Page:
Results from an early-phase clinical trial of a Chinese vaccine candidate, CoronaVac, revealed that the formulation appears safe and induces an antibody response in healthy volunteers aged 18 to 59 years.
According to the findings of the phase 1/2 randomised clinical trial, published in The Lancet Infectious Diseases journal, the vaccine candidate could induce an antibody response in participants within 28 days of the first immunisation, by giving two doses 14 days apart.
The researchers, including those from the Jiangsu Provincial Center for Disease Control and Prevention in China, also found the optimum dose to generate the highest antibody responses, while taking account of side effects and production capacity.
While the average levels of neutralising antibodies induced by CoronaVac was lower than levels seen in people who have previously had COVID-19, the scientists still believe the formulation could provide sufficient protection against the virus based on their experience with other vaccines and data from animal model studies.
Since the study only included healthy adults aged 18 to 59 years, the researchers said further studies will be needed to test the vaccine candidate in other age groups, as well as in people with pre-existing medical conditions.
"Our findings show that CoronaVac is capable of inducing a quick antibody response within four weeks of immunisation by giving two doses of the vaccine at a 14 day interval," said Fengcai Zhu, joint lead author of the study, from the Jiangsu Provincial Center for Disease Control and Prevention.
"In the longer term, when the risk of COVID-19 is lower, our findings suggest that giving two doses with a one month interval, rather than a two week interval, might be more appropriate for inducing stronger and potentially longer-lasting immune responses," Zhu added.
In the current study, the scientists reported the results of the phase 1/2 clinical trial which included participants aged 18 to 59 years, and only people who did not have any history of infection with COVID-19.
They said the participants had not travelled to areas with high incidence of the disease, and did not have signs of fever at the time of recruitment.
In the first phase, the scientists said 144 healthy volunteers were enrolled, who were split into two groups to receive one of two vaccination schedules — either two injections given 14 days apart, or two injections given 28 days apart.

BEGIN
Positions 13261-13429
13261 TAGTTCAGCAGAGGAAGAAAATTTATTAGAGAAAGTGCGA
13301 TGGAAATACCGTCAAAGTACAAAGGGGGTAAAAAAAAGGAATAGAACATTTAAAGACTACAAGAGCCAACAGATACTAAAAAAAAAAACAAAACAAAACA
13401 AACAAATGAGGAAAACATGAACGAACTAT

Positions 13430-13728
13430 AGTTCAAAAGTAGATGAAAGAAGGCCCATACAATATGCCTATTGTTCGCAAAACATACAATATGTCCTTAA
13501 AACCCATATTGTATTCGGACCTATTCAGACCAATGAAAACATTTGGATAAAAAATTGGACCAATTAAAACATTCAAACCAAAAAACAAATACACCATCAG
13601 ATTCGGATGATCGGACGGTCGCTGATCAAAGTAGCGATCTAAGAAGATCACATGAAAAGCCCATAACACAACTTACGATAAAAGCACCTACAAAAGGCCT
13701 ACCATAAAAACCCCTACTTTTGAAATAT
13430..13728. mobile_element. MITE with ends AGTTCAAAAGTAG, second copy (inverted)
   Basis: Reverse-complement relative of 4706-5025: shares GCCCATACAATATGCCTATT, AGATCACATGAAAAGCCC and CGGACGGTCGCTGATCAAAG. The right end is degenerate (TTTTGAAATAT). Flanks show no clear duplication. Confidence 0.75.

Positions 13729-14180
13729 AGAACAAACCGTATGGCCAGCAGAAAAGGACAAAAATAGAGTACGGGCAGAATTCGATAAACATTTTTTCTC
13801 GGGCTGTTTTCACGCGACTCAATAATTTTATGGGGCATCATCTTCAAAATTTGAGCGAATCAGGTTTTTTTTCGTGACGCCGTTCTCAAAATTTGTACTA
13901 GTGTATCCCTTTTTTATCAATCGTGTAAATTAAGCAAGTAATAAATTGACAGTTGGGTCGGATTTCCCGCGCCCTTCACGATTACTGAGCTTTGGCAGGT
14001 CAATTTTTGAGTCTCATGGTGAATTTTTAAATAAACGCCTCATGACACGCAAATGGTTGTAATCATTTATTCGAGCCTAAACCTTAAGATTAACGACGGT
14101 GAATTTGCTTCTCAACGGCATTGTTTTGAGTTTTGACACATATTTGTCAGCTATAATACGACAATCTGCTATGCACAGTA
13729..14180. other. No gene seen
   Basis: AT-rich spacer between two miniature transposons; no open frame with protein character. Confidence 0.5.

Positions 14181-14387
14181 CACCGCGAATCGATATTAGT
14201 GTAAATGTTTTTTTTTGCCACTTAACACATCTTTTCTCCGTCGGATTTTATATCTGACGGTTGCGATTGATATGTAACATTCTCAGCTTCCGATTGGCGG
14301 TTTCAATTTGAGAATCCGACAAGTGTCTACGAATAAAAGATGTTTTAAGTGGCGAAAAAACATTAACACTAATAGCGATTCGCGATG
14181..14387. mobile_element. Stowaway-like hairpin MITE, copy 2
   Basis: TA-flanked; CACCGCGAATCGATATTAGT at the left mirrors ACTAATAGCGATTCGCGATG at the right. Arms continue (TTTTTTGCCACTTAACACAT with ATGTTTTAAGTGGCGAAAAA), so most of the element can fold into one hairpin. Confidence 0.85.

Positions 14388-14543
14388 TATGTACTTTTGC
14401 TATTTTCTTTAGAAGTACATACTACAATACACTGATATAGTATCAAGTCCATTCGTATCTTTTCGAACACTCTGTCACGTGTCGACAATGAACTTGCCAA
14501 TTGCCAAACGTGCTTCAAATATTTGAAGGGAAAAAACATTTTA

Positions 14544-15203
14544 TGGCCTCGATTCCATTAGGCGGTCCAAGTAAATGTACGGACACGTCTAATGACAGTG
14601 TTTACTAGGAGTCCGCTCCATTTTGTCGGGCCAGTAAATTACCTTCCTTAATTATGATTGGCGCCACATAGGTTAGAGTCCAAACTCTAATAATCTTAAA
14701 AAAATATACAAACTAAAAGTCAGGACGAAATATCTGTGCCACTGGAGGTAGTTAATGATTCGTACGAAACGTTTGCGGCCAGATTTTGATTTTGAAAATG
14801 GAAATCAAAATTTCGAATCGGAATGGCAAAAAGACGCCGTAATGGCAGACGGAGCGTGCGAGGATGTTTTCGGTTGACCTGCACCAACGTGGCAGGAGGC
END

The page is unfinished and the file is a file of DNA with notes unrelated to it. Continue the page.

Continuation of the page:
Within each group, they said the participants were randomly assigned to receive either a low dose of the vaccine, a high dose, or a placebo.
In the phase 1 trial, they said the overall incidence of adverse reactions was similar in the low- and high-dose groups at both vaccination schedules, with the most common symptom being pain at the injection site.
There was one case of severe allergic reaction within 48 hours of receiving the first dose, the scientists said, adding that it could be possibly related to vaccination.
However, they said the participant was treated and recovered within three days, and did not experience a similar reaction after the second dose.
The study noted that phase 2 of the trial was initiated when all participants in phase 1 had finished a 7-day observation period after their first dose.
In this phase, the scientists said 600 healthy volunteers were enrolled in the study, who were separated into two groups for the 14-day and 28-day vaccination schedule, and then randomly assigned to receive either a low dose of the vaccine, a high dose, or placebo.
Citing the limitations of the research, the scientists said the phase 2 trial did not assess T cell responses, which are another arm of the immune response to virus infections.
Between the phase 1 and phase 2 trials, the researchers said there was no difference in reported side effects, however, they said the immune responses were much stronger in the second phase.
"CoronaVac is one of many COVID-19 vaccine candidates that are being explored in parallel. There are a multitude of different vaccine technologies under investigation, each with their own advantages and disadvantages," said Gang Zeng, another co-author of the study from Sinovac Biotech, a biopharmaceutical company based in China.
"CoronaVac could be an attractive option because it can be stored in a standard refrigerator between 2 and 8 degrees centigrade, which is typical for many existing vaccines including flu. The vaccine may also remain stable for up to three years in storage," Zeng said.
However, he added that data from phase 3 studies will be crucial before any recommendations about the potential uses of CoronaVac could be made.